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The Electric Truck

I saw that too.

It baffles me that the trucking industry is jumping from ICE to EV, skipping the hybrid. Simply put, GE Electromotive has been doing serial hybrids in trains for years, for all the reasons you'd want to do it in a truck - high torque at low speed and better fuel economy. And the trucking industry can add regenerative braking to the equation.

There's got to be a reason I'm missing. I can see the reasoning for BEV in city vehicles. But why doesn't Electromotive make long-haul trucks?

Hmm... this sort of gets back to the suggestion that GE get in the automotive industry, doesn't it?
 

AGR

Member
Jun 21, 2007
202
2
Wal Mart is operating parallel hybrid trucks in their fleet.

Oshkosh has developed series hybrid comparable to a diesel electric locomotive for military applications.

Why isn't it widespread? If the power unit (the truck pulling the trailer) costs too much it does not make economic sense. Truck manufacturers this years are enduring sales that are down by 35% since everybody rushed last year to buy truck prior to the new diesel emission requirements for 2007.

The trucking industry needs to make some money when it pulls a load, the trucking customers are not interested in paying more money to have their loads pulled by hybrids.
 
I guess I didn't do my homework, TEG. It's good to see Peterbilt getting into the game. Still, I'm surprised it took so long. But I suppose a high torque, cheap fuel diesel engine didn't demand a replacement until recently.

Back to the electric truck, I'm kind of stumped on the market for them. It's obvious that it's intended for urban delivery vehicles. But the cost of the technology could easily offset any fuel savings. So the only draw would be zero emissions. And unless a company got enormous tax breaks or can write it off as PR expense, I don't see where the truck will has any appeal to businesses.
 
Diesel's getting expensive now and I don't think it's ever going to get much cheaper. Electric trucks may cost more up front but it does have some advantages over diesel. Not only is electricity a lot cheaper than diesel but it is more insulated from price and/or supply shocks. (ie. sudden conflict in a "pick an oil producing country" is not going to raise your fuel costs overnight)
Also, maintenance cost and downtime is greatly reduced. A truck is not making you money when it's at the shop for it's oil change, etc.
Of course in this day and age it could be a brilliant PR move. Not only can you say your vehicles are not contributing to global warming, they're also not making the city air unbreathable.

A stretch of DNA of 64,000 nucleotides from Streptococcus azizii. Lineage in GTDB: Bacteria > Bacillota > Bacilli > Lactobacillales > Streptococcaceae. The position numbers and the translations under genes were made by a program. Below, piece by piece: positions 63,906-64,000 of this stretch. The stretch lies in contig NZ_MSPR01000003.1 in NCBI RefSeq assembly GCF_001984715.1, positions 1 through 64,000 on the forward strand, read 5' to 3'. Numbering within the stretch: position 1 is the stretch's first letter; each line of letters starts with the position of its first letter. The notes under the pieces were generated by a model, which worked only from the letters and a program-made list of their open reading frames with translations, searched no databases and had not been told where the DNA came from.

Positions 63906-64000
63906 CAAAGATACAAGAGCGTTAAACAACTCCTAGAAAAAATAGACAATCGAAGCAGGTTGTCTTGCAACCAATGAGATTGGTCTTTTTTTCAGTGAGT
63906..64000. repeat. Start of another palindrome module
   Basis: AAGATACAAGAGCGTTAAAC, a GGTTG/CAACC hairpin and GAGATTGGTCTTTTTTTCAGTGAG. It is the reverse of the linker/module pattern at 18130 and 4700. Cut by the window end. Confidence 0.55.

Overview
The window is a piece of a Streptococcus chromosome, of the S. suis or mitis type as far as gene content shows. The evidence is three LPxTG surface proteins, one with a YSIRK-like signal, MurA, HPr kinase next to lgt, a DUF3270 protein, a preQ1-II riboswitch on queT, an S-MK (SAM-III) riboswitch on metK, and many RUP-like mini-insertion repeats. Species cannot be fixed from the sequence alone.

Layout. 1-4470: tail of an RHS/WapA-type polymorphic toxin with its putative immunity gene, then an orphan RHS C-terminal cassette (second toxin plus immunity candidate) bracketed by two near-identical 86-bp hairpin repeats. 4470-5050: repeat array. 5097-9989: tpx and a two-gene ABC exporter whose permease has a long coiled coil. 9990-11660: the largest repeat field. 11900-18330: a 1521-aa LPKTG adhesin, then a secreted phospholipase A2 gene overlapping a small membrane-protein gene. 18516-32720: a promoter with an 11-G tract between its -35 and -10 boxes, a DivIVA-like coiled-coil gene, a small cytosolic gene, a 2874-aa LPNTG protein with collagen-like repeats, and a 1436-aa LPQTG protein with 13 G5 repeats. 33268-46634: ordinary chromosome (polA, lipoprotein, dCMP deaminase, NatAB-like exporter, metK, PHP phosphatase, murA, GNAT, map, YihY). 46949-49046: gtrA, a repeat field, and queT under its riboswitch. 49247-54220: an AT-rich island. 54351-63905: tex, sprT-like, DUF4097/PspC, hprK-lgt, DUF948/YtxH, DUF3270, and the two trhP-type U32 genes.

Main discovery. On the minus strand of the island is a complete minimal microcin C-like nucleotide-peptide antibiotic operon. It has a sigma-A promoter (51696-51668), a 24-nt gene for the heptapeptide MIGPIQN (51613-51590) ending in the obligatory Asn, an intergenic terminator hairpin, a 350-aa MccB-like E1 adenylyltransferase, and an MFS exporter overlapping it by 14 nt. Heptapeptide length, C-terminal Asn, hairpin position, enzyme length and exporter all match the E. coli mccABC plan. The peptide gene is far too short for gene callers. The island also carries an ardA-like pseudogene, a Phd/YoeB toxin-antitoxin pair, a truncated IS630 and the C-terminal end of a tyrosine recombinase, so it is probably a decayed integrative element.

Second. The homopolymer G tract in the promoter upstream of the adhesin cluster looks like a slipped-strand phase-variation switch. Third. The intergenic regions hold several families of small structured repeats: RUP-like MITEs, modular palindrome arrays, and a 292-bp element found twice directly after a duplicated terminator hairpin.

Here's a press release from Smith Electric and Tanfield on one of their latest moves.
 
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dpeilow

Well-Known Member
Moderator
May 23, 2008
9,155
903
Winchester, UK
Tanfield American spinoff to begin building trucks this year - AutoblogGreen

smith-electric-vehicles-newton.jpg
 
Green Car Congress: Smith Electric Vehicles US Corporation to Assemble Zero-Emission Commercial Trucks in North America
Smith Electric Vehicles US Corporation (SEV US Corp) (earlier post), a Delaware corporation temporarily headquartered in Overland Park, Kan., is announcing the launch of its new company in conjunction with the National Truck and Equipment Association’s (NTEA) Work Truck Show to be held at Chicago’s McCormick Place, 4-6 March.

The company will assemble and market all-electric zero-emission commercial vehicles in North America, and said it will initially focus its production on battery-electric-powered vehicles for depot-based route delivery fleets.
...
Through its UK partner, The Tanfield Group Plc, SEV US Corp is working with Ford Motor Company to electrify the Ford Transit Connect as a BEV (battery electric vehicle) light-duty van scheduled for production in 2010.
...
SEV US Corp’s first zero-emission truck model will be the Smith Newton, currently the world’s largest battery-electric-powered truck. It has a top speed of up to 50 mph, a range on one battery charge in excess of 100 miles and a payload of up to 16,280 lbs.
 

dpeilow

Well-Known Member
Moderator
May 23, 2008
9,155
903
Winchester, UK

dpeilow

Well-Known Member
Moderator
May 23, 2008
9,155
903
Winchester, UK
Mitsubishi Fuso delivers hybrid trucks in Europe, getting lithium batteries from SK Energy — Autoblog Green

Mitsubishi Fuso is moving full speed ahead in the hybrid truck market. The Japanese truck maker that is 85 percent owned by Daimler recently made the first deliveries of its Canter EcoHybrid in Europe and is also developing more advanced hybrid and full electric trucks. The Dublin, Ireland-based utility Electric Supply Board has purchased 10 of the hybrid trucks for service use. Another ten trucks are headed for Australian customers soon. The two orders are the first for the truck outside of the Japanese market since its debut in July 2006.

Earlier this year, Daimler declared that Mitsubishi Fuso would be its global center for developing truck based hybrid systems. With that in mind, Fuso has struck a deal with South Korea's SK Energy for a supply of lithium ion batteries. The new advanced batteries would be used in a next-generation hybrid product expected to appear in about two years.


Interesting to see another part of Daimler partner with yet another battery supplier.
 

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